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Gold prices

tried to recover after a late-day selloff Wednesday triggered by technical trading and U.S. dollar strength.

Gold for December delivery closed down 80 cents at $1,617.30 an ounce at the Comex division of the New York Mercantile Exchange. The

gold price

has traded as high as $1,637.90 and as low as $1,585 an ounce, while the spot gold price was up $2.60, according to Kitco's gold index.

Silver prices

settled up 38 cents at $30.52 an ounce while the

U.S. dollar index

was down 0.20% at $77.93.

Gold prices stabilized as the German Parliament approved expanding the Eurozone bailout fund to 440 billion euros. The euro saw a relief rally against the dollar on the vote, which helped gold find its footing.

Vote: Where will gold prices finish in 2011?

Uncertainty is far from over as 7 countries still need to ratify the change and as most experts now say the expanded fund isn't enough to help backstop the debt crisis sweeping through the European Union. Talks about increasing the firepower of the fund have been met with a resistance from Germany, which is not willing to put its triple A credit rating at risk by using leverage or funneling more money into the fund.

Gold's future, like Europe, is uncertain. Any major disaster like a Greek default or a bank failure could trigger a rush to safety into gold but would also boost the dollar against the euro, which could weigh on the dollar-backed commodity. Gold has also been used as a prime liquidation tool when investors need to raise cash to cover losses elsewhere. If stocks deteriorate, then gold could sell off further.

On the flip side, any strong action from the EU would likely cheer investors and lead them into stocks and make them forget about gold altogether.

Gold is "bewildering in the short term," says Oliver Pursche, co-portfolio manager of the GMG Defensive Beta who argues "gold is much more attractive than it's been in quite some time ... I wouldn't be shocked if you saw new highs before the end of the year."

Pursche says that gold is starting to reflect some fundamentals again like supply and demand issues rather than just panic buying. Pursche also thinks that global growth worries, particularly worries of a massive slowdown in China, are overdone.


's recent poll said that global investors see China's growth slowing to under 5% by 2016. "Raw data isn't indicating a horrific environment," argues Pursche who thinks that stronger than expected third quarter earnings, improving data and more good news rather than bad news out of Europe will boost stocks which would have a positive impact across the board including gold.

Gold got a short-lived bounce early Thursday after U.S. growth in the second quarter jumped to 1.3% from a previous 1% reading. Like Pursche predicted, all assets rallied, but gold was unable to hold on to those gains.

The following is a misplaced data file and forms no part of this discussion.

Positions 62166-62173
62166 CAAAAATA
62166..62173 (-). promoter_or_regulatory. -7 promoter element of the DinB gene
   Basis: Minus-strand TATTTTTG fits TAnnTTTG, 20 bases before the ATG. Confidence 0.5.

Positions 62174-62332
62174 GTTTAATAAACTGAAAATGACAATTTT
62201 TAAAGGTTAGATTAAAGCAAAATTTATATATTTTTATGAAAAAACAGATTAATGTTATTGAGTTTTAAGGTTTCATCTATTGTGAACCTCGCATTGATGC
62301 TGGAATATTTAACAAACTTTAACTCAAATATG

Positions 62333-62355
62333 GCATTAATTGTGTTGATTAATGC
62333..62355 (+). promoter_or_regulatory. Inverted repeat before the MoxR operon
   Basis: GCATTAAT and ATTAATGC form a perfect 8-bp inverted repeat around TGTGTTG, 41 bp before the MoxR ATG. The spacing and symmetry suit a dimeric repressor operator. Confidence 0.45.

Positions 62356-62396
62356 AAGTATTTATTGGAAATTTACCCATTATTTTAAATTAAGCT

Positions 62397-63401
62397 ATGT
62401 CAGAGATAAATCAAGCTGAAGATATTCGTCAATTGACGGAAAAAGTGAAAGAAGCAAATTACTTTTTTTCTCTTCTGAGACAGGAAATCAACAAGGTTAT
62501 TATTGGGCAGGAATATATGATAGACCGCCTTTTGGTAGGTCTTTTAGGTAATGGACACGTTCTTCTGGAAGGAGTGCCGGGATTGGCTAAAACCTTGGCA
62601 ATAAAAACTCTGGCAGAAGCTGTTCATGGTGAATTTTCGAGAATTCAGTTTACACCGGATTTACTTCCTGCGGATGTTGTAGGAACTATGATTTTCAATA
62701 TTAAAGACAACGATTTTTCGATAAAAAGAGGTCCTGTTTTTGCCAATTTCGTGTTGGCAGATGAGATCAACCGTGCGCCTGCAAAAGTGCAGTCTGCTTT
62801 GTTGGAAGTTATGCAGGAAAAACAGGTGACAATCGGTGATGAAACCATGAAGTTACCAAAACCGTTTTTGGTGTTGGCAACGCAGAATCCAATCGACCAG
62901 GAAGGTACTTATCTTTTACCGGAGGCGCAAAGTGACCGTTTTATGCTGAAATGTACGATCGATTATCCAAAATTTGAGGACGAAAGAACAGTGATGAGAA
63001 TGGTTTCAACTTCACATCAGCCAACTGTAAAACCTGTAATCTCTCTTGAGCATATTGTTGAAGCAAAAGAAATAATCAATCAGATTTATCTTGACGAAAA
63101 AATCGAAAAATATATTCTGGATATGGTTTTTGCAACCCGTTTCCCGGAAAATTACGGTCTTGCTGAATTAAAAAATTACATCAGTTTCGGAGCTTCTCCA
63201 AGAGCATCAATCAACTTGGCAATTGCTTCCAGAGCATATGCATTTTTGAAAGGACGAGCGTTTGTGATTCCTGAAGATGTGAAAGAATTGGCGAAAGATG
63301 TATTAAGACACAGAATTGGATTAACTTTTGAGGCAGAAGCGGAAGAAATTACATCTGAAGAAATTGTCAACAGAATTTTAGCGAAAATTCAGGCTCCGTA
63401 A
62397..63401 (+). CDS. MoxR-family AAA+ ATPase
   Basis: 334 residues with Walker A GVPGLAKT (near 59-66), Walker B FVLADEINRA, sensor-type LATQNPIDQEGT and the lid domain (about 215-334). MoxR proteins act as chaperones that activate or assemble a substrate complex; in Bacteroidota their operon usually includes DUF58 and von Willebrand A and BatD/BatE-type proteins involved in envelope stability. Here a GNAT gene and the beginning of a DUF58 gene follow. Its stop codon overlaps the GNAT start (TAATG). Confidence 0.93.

Commerzbank believes that gold prices will stabilize. "Strong physical demand is reported from Asia, which should prevent prices falling further."

The firm says that outflows from the physical backed ETFs recently have been meager compared to the gold price plummet. "In the past seven days, a total of just 19 tons flowed out of the major gold ETFs, equivalent to less than 1% of stocks."

ETF Securities, creator of

ETFS Physical Gold Shares

(SGOL) - Get Free Report

, echoed the sentiment. "We haven't really seen outflows," says Will Rhind, head of U.S. operations, "we haven't seen any inflows either so we are largely stable."

"When we look at that liquidation in gold I think all the signs seem to point to liquidation by the hedge funds, " says Rhind, "some of the faster money players who were liquidating primarily futures contracts." Rhind expects prices to continue to stabilize as physical buying picks up.

Gold mining stocks

had a volatile day of trading but were clawing higher.

Kinross Gold

(KGC) - Get Free Report

was up 1.32% to $14.55 while

Yamana Gold

(AUY) - Get Free Report

was adding 1.11% at $13.61. Other gold stocks,


(AEM) - Get Free Report


Eldorado Gold

(EGO) - Get Free Report

were trading higher at $60.70 and $17.16, respectively.

Related Articles:

How to Invest in Gold

Do Gold Prices Have Room to Rise?


Written by Alix Steel in

New York.

>To contact the writer of this article, click here:

Alix Steel


Disclosure: TheStreet's editorial policy prohibits staff editors and reporters from holding positions in any individual stocks.